Saturday, January 12, 2013


I've spent most of my recent time on the project digging out referenced research (yes, even in my made-up fantasy construct, I've done a good deal of research) from a stack of books filled with bookmarks. I've been either adding the references to the wall, or into the Scrivener project. I have to say, this feels like work. Very little creativity involved here, just trying to collocate the reference with the material it will be used in.

The good part though, is that this week I had one of those epiphanies where I realized that I had this great set of parallel metaphors sitting around just waiting for me to see it and I think it will help make for a dramatic opening to the story and then have a profound resonance later in the story. I know that doesn't do much for anyone reading this, but it felt good to have it arrive on my doorstep.

Next step is a bit more research. The story opens in the early 17th century and involves the ocean voyage of a group of English settlers headed for the New World. I want to get the details of that part right. After that, things open up and my imagination takes over, so hopefully less research and more creativity. Though I have to say that I like to weave references and allusions into this stuff, so you can be sure that there will be more discussions of my side adventures into the realm of research.

Saturday, January 5, 2013

FROSTLEAF: of Type and Titles

It took me a very long time to come up with the name for The Epic. In fact, for years it was just 'My Epic", or "The Story". The obvious route for this sort of thing is to name it after the main character (Batman, Mickey Mouse, Tarzan, etc.) That approach is non-specific enough regarding content that you can write a lot of material under the umbrella of the title character. The other way is to stumble on a brand-name that is evocative of it's subject, but agnostic to character and can be broadly applied (Star Wars, Star Trek, etc.). I wasn't comfortable naming it after my main character Faron (oops, dropped some content on you there), because it wasn't an immediately evocative name like say, Hellboy or Spiderman, and frankly, I wanted room to cover broader content than just his story.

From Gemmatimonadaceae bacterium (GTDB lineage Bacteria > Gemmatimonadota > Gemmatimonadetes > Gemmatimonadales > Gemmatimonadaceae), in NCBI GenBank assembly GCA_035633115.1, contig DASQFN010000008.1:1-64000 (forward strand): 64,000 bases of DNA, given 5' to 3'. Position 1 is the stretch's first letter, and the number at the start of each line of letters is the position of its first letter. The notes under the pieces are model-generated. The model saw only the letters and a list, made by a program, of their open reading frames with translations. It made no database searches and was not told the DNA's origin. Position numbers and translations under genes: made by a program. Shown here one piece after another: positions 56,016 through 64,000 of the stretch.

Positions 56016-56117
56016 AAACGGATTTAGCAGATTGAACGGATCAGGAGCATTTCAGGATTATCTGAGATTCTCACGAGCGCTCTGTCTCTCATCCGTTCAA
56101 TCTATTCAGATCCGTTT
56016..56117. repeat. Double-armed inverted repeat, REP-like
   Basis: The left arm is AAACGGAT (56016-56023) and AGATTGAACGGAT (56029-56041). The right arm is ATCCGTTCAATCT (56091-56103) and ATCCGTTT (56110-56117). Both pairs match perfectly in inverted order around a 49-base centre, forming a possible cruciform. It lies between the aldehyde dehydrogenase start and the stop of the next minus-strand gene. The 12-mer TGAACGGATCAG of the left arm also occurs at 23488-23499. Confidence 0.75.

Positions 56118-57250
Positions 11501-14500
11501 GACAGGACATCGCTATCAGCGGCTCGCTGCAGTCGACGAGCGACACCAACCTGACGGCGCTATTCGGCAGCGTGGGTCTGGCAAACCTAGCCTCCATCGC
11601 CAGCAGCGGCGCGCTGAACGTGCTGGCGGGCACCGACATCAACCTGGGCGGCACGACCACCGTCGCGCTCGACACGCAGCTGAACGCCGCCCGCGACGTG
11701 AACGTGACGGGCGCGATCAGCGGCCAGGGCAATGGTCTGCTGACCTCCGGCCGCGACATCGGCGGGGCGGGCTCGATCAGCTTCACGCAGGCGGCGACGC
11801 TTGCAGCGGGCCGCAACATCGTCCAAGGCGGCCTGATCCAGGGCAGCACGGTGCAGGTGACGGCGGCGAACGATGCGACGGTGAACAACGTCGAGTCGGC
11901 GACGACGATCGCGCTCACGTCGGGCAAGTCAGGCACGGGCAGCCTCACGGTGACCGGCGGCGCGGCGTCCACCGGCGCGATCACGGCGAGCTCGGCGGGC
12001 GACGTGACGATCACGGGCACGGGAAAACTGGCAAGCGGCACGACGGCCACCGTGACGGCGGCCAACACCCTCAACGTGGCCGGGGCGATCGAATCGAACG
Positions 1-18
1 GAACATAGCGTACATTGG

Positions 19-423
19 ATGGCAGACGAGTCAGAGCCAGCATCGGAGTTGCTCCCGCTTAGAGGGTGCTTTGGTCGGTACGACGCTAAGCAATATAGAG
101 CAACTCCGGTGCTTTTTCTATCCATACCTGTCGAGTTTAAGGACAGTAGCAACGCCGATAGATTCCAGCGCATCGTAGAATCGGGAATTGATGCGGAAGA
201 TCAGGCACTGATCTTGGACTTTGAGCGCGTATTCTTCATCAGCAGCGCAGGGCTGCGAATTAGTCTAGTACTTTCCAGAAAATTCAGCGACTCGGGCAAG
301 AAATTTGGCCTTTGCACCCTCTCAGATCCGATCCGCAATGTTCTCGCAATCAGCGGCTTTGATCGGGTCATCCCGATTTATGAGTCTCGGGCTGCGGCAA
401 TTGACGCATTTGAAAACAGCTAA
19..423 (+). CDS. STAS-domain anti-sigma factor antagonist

I spent a lot of time searching, thinking and trying on names that I felt were evocative of the material I was developing. I was looking for something that certainly suggested fantasy (more hints there kids), and a world rooted in an ancient, timeless, green realm of thick forests and misty mountains (yet another). All the cliches rose quickly to the surface and were either already used, or seemed obvious, or generic ( The Otherworld, Greenwood, Elfland, and so on). The name I settled on just sort of hit me one morning trolling Pinterest, a picture of an ice-rimed  leaf spurred the word "Frostleaf" in my head. I had no idea what it meant, or how it applied. I didn't even know it was the title at the time. I just liked the sound and the image. For quite a while, I thought it was a character's name (could still be, in a way?). After living with it for a while, I came to realize, that regardless of it's connection to the story, it was The Title I wanted.

Just last week, while working out the outline, I suddenly realized what/who Frostleaf is, but it comes further down the road, and I think I'll save that for the appropriate time. Regardless, Frostleaf in many ways, lies at the core of the story literally, and symbolically.

So my next assignment to myself was to take the word Frostleaf, and design a logo out of it. Given my plans to make this into an issue-based graphic novel, I wanted to go the traditional route and have a masthead title to put on the cover of each issue, if not just the final collection.

The first thing I nixed was the on-the-nose idea of a frosted-leaf motif. I don't mind bringing in the organic suggestion of leaves, or ice, but it just seemed so obvious and redundant -dropped that idea before I even began.

I thought I had a good idea how I wanted to approach this, but as usual, once at the drawing board, I had some difficulty narrowing it down to a specific design. I had the word, but I also had oh so many options as far as typographic treatments and options. I generally try to avoid the obvious. A classic black letter treatment would quickly suggest the "fairy tale" aspect of the story, but to be honest, one of the things I'm trying to do with this, is to not force this into some kind of medieval, European, classical version of fairyland. The other obvious style sources would be that of the the classic illustrators I love so much such as Bilibin, or Dulac, or Bauer (who had done some lovely whimsical lettering from time to time), but none of them quite hit the tone I was looking for and ultimately only helped in the sense of pointing out what I didn't want.


I spent a good part of yesterday digging through type samples from various sources (I have big collection of Mucha, a great book dating from the late 1800's on Illuminated manuscripts, plenty of digital examples and actual fonts, piles of books on typography, posters, art nouveau, secessionist artist monographs  etc). I looked, I sketched, went down a lot of roads, but kept coming back to the simpler forms rather than the more ornate stuff. I really like the simplicity of runic forms as well, but every time I tried that style it looked way to metal :P